China’s State Administration of Foreign Exchange (SAFE) affirmed its commitment to U.S. government bonds today, according to Reuters:
“The U.S. Treasury market is the world’s largest government bond market, and U.S. Treasury bonds deliver fair good security, liquidity and market depth with low transaction costs. The U.S. Treasury market is a very important market for China.”
They also rejected gold as an alternative:
“It cannot become a main channel for investing our foreign exchange reserves,” the agency said, noting the size of the gold market was limited and prices were volatile.
It’s ironic how gold’s scarcity hurts its chances as a reserve.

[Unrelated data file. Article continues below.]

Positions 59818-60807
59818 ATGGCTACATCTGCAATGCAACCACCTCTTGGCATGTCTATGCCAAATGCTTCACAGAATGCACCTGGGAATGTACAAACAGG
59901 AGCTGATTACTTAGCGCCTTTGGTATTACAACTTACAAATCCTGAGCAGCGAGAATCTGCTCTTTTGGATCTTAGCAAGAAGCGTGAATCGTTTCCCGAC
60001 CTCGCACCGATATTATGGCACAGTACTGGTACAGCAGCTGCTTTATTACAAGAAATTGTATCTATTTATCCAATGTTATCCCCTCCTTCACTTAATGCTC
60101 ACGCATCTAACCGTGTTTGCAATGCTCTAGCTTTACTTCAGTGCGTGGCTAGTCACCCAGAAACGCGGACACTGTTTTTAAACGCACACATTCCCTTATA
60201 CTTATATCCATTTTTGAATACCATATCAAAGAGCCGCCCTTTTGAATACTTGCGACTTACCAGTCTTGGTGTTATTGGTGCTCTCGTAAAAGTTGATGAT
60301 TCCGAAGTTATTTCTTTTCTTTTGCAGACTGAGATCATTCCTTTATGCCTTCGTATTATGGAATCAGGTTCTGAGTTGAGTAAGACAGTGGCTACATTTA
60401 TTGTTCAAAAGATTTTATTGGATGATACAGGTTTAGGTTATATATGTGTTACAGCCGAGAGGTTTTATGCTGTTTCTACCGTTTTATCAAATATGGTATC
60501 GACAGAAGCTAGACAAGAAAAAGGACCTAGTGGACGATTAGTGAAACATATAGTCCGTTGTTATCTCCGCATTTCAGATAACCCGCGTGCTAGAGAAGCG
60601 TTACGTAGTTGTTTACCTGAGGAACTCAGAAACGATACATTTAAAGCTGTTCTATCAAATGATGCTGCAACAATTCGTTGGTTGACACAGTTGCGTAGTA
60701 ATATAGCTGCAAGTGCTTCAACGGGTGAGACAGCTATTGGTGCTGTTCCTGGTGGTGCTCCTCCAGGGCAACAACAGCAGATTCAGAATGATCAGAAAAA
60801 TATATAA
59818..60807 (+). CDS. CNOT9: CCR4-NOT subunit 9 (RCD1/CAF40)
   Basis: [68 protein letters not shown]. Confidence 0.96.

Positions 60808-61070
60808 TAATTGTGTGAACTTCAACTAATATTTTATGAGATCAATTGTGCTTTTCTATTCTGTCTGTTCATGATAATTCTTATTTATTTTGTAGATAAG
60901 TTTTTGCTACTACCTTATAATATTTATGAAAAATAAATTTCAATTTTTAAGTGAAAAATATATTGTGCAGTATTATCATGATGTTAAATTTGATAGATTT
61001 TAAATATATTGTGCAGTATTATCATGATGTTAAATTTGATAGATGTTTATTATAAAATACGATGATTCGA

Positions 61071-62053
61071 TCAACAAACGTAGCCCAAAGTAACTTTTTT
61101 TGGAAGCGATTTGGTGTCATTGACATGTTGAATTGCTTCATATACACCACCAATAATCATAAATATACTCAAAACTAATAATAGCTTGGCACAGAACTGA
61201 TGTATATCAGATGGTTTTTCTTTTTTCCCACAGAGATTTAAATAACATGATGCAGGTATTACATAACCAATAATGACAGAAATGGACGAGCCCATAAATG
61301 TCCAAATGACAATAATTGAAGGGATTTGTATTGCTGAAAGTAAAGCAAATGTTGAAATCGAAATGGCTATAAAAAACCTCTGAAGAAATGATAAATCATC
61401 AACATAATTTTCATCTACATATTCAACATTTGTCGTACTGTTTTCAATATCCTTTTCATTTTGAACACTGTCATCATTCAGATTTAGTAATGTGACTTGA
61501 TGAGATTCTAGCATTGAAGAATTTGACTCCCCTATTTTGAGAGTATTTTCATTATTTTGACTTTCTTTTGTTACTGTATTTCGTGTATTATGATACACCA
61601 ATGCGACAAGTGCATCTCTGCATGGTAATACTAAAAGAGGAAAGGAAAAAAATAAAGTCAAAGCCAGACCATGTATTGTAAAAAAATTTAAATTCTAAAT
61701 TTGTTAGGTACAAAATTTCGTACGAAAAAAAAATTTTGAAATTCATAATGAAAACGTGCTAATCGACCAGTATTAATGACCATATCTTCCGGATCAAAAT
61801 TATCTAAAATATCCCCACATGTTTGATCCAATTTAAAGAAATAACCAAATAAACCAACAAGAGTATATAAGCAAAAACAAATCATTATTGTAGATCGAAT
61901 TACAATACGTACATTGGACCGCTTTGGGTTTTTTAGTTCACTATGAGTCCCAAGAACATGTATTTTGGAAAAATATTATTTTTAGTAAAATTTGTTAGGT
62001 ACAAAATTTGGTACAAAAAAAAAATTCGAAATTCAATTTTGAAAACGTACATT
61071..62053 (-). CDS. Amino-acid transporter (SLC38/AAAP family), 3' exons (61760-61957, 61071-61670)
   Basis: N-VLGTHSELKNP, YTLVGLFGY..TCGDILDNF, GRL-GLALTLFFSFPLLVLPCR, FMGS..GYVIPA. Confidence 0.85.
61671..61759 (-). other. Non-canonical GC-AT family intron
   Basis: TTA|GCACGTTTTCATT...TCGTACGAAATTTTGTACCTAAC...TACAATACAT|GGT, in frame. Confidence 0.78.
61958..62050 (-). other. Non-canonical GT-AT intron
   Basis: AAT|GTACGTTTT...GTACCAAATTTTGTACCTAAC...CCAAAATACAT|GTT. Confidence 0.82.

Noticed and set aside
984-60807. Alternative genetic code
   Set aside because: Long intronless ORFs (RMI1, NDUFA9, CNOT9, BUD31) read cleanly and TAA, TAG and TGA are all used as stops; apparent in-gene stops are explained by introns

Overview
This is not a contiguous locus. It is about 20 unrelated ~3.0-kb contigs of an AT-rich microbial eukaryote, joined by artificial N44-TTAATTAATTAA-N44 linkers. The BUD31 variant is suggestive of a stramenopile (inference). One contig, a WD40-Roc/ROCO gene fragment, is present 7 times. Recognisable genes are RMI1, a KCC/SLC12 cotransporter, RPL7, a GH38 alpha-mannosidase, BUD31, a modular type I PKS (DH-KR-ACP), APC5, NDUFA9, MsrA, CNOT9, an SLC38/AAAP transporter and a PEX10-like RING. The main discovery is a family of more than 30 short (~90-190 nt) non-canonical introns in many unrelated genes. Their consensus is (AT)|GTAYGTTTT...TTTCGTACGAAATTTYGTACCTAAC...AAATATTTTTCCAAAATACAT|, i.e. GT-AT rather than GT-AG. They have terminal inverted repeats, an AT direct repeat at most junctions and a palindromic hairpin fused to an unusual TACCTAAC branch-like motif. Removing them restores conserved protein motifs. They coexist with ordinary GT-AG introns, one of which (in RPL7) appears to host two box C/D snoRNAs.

Thing is, even a small additional allocation to gold by China could have a large impact on the gold market. For example, just increasing gold’s share of Chinese reserves by 1-2% could double the amount of gold China holds according to Reuters (from 1,054 tonnes now). So it’s not like gold investors need much of an additional commitment from China in order to feel bullish.
The problem so far has been that China has mostly bought gold off-market, either through the IMF or by acquiring the metal from domestic producers, whose production has been growing rapidly.
The government seems too savvy to simply walk into the open market and buy in volume. Thus if you’re wishing for a large China impact on the gold market, it would probably have to come from private Chinese investors.